– And around and around it goes in branching causal relationships and positive feedback cycles. And behind it all, human greed, ignorance, rapaciousness and leaders who talk but do not act. Leaders who see the truth but do not believe.

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The Brazilian government has announced a huge rise in the rate of Amazon deforestation, months after celebrating its success in achieving a reduction.

In the last five months of 2007, 3,235 sq km (1,250 sq miles) were lost.

Gilberto Camara, of INPE, an institute that provides satellite imaging of the area, said the rate of loss was unprecedented for the time of year.

Officials say rising commodity prices are encouraging farmers to clear more land to plant crops such as soya.

The monthly rate of deforestation saw a big rise from 243 sq km (94 sq miles) in August to 948 sq km (366 sq miles) in December.

“We’ve never before detected such a high deforestation rate at this time of year,” Mr Camara said.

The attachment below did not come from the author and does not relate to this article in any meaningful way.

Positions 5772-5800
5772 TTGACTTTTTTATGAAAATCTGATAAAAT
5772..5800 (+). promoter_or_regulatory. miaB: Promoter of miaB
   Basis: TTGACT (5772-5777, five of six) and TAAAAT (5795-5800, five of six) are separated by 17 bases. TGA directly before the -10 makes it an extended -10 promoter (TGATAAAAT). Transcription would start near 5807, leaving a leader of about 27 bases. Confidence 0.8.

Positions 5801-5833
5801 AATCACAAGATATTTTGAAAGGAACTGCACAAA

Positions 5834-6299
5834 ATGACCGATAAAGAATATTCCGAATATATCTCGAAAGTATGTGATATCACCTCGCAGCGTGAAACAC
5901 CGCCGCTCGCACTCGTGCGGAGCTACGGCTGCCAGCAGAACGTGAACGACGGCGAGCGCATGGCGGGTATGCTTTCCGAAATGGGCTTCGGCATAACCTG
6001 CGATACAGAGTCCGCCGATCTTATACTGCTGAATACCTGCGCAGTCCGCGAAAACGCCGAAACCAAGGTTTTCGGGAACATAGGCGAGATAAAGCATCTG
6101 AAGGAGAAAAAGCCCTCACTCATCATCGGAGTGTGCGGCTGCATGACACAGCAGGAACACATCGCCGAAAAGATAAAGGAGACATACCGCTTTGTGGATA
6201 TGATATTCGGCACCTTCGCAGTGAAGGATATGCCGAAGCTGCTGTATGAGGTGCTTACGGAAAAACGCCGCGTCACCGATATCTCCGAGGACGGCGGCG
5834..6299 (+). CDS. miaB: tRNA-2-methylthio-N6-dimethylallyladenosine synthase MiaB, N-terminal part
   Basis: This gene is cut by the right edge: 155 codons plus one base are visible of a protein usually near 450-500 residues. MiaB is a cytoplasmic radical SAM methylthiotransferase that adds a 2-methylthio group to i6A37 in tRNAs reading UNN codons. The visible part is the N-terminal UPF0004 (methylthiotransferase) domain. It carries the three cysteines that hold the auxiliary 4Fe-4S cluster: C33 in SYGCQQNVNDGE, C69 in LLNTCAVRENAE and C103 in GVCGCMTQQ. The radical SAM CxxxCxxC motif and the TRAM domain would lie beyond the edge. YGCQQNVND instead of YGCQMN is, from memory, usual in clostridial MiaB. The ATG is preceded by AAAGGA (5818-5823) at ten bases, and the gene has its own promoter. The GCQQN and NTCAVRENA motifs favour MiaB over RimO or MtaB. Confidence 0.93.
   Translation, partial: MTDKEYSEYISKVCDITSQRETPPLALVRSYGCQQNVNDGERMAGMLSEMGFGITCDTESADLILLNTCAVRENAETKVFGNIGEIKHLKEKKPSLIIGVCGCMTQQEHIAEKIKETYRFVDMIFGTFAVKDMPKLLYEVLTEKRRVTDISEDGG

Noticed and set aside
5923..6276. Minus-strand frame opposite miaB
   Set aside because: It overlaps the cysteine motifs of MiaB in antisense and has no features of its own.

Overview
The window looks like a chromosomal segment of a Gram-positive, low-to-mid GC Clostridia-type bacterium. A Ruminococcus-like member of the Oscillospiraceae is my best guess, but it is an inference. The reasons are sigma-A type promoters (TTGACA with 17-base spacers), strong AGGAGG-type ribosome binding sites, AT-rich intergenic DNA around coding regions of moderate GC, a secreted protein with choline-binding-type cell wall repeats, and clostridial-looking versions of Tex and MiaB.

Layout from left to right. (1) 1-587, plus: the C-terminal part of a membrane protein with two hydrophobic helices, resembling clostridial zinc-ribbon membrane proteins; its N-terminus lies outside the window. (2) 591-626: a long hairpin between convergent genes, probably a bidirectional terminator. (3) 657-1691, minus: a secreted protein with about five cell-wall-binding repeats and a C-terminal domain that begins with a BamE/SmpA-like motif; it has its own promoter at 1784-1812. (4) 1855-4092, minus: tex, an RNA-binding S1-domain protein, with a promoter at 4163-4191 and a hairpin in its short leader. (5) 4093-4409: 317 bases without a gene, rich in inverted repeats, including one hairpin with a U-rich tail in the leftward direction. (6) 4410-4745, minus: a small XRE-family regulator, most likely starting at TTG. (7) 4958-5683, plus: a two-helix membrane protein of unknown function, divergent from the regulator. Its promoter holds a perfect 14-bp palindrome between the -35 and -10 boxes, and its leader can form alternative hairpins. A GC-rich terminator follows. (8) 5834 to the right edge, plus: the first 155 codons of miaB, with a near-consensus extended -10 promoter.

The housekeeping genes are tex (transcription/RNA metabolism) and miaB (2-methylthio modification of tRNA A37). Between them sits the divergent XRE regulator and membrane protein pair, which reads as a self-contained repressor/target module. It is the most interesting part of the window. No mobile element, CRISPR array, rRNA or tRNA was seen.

His concern, outlined during a news conference in Brasilia on Wednesday, was echoed by Environment Minister Marina Silva.

Expensive soya

Ms Silva said rising prices of raw materials and commodities could be spurring the rate of forest clearing, as more and more farmers saw the Amazon as a source of cheap land.

“The economic reality of these states indicate that these activities impact, without a shadow of a doubt, on the forest,” she said.

The state of Mato Grosso was the worst affected, contributing more than half the total area of forest stripped, or 1,786 sq km (700 sq miles).

The states of Para and Rondonia were also badly affected, accounting for 17.8% and 16% of the total cleared respectively.

The situation may also be worse than reported, with the environment ministry saying the preliminary assessment of the amount of forest cleared could double as more detailed satellite images are analysed.

President Luiz Inacio Lula da Silva is due to attend an emergency meeting on Thursday to discuss new measures to tackle deforestation in the Amazon.


Brazil vows to stem Amazon loss

Saturday, January 26th, 2008

– This stuff really gets me. I think if we went back and looked at the last twenty years, we could find an article like this every year or so. “Scientists report Brazilian Rain forest being decimated” And then a short while later, “Brazilian authorities vow to step up protection of the forests”.